I am writing this post because I think there is a little confusion out there about Managed Metadata Services and the limitations. I know that I am personally guilty of talking about the limitations of the Service, but really mean the limitations of the column type. This is important because there are so many great features that I feel might be getting a bad name because they are getting all lumped together. In this blog post I wanted to highlight some of these items at a high level, hopefully bringing some clarity to the subject.
Office 365 vs Local SharePoint 2010
The first thing that I want to discuss is the differences in the platform. In Office 365 you will be able to manage the items that I am discussing, however you will not be able to configure them. When you sign up for Office 365 this service application is preconfigured for you. Information on how the hub is configured in Office 365 can be found in this blog post. But even though it is configured for you, it is still a good idea for you to understand the different pieces and how they work together. Reading through the rest of the blog post should give you that information.
The first thing we should understand is what service applications are in 2010. There are a few links out there that go into great detail, so I won’t do that here. But the best way that I can think to describe them is that they provide a way to share common functionality across the farm. They allow you to configure once and use across many locations.
This includes things like:
- User Profile Services
- Managed Metadata
- Excel Services
- Visio Graph Services
By managing these centrally you are able to control the way that the different services work across the entire organization. Listed below are some more links that you can follow to get you more familiar with the technical details:
- Manage service applications (SharePoint Server 2010)
- The New Service Application Architecture in SharePoint Server 2010
Managed Metadata Service Applications
Managed Metadata Services is one of the new service applications that came with SharePoint 2010. It has two primary components – Content Type Publishing and the Managed Metadata Term Store, both of which are described in more detail below. When you configure the service application for the first time you are able to configure the associated database and the site collection that will be used for the content type publishing.
Content Type Publishing
Content Type publishing allows you to have a central location for the creation and management of content types that can then be published out to any site collection that is consuming services from the Service Application. Any content type that can be created in the hub site collection can then be used in many different site collections. This means that you can centrally manage and maintain your content types.
Managed Metadata Column Type
The Managed Metadata column type is a new type of column that is available in 2010. This column is like any other site column and can be used in a list, library, site column or content type. This is the new column type that allows you to have an organized managed term set and supports type ahead and synonyms. This is a great new feature in 2010 that provides a great deal of flexibility when building out a solution. Managed Metadata columns make use of a Term Store for creating and managing terms. In the Term Store you are able to set the properties and values for the items within the Term Store. This Term Store can be managed globally (at the Service Application) or locally (at the site collection).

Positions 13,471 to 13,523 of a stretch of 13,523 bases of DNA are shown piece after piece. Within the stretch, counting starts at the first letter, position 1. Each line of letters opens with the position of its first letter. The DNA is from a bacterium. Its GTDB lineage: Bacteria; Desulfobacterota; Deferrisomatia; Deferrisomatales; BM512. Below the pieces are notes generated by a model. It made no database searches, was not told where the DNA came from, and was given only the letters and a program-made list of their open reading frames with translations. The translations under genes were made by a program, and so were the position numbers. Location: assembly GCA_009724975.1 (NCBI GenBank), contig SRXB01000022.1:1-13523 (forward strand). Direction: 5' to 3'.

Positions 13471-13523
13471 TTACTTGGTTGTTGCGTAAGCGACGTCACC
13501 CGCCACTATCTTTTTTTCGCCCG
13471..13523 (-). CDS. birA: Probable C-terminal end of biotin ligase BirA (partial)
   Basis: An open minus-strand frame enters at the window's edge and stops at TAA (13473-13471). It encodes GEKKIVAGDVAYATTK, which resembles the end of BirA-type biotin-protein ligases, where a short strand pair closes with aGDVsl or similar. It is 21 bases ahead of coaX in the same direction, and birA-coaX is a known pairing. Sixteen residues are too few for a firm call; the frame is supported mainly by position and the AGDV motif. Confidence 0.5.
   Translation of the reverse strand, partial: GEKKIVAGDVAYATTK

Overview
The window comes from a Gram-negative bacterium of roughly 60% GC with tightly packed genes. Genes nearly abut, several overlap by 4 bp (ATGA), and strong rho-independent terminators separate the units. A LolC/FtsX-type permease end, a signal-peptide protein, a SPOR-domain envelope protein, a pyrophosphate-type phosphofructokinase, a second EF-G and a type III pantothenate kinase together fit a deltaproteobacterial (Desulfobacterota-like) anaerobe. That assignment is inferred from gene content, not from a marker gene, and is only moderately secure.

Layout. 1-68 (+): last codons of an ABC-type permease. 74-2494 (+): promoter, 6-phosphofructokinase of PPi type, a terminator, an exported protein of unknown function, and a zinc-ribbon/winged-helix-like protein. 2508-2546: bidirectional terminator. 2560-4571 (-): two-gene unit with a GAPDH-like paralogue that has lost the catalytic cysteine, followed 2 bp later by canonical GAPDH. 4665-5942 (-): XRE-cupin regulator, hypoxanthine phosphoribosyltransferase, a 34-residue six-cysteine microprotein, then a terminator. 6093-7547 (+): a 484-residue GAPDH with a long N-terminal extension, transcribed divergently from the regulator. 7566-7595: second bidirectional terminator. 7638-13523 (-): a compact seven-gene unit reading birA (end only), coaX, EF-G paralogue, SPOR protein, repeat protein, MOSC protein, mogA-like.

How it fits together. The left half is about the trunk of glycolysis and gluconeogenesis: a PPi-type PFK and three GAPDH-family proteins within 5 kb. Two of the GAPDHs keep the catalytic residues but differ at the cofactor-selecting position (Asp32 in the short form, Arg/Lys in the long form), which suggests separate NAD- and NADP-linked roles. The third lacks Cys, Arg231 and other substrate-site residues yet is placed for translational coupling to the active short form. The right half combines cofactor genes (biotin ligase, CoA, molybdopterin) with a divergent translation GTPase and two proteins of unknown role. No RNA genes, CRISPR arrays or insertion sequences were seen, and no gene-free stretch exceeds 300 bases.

The Managed Metadata column type also brings the concept of enterprise tagging to the environment. The Enterprise Keywords is a global term store that is non-hierarchical and any user can add any value. For more information on this, refer to this link – Configure Enterprise Metadata and Keyword Settings for a list or library
Limitations of the Managed Metadata Column Type
There are a few important “gothchas” that you should understand before using the Managed Metadata Columns. These have all been outlined before, so I am going to just link to some of the common articles:
- SharePoint 2010 Managed Metadata: Understanding the tradeoffs – knowing when to use and when to pass – Jennifer Mason
- Managed Metadata Column Limitations – Michal Pisarek
- Un-Managed Metadata: A couple of gotchas – Paul Culmsee
It is very important to understand these limitations and to plan accordingly before you get too far in your solution design.
Publishing Content Types
In this article we have talked about two different things – Content Type Publishing and the Managed Metadata Column Type. Both are available to us when we have configured the Managed Metadata Service Application. But one thing to note is that Managed Metadata columns can be used without Content Type Publishing and Content Type Publishing can be used without using the Managed Metadata columns. This means that you can still publish content types without having the limitations mentioned above concerning the Managed Metadata column type. This also means that you can use the Managed Metadata column without publishing it through a global content type. They are in reality two separate functions that are available through a single service application.
This has come up quite a few times in the past couple of weeks, so hopefully this blog post can help bring some clarity to all of it. I hate to see organizations miss out on the rich features of Content Type Publishing because they have heard through the grapevine about the limitations. I for one will start to clarify better in my discussions that I am talking about the column type and not the Service Application.
I’d love to hear any thoughts or comments you have about this topic in the comments!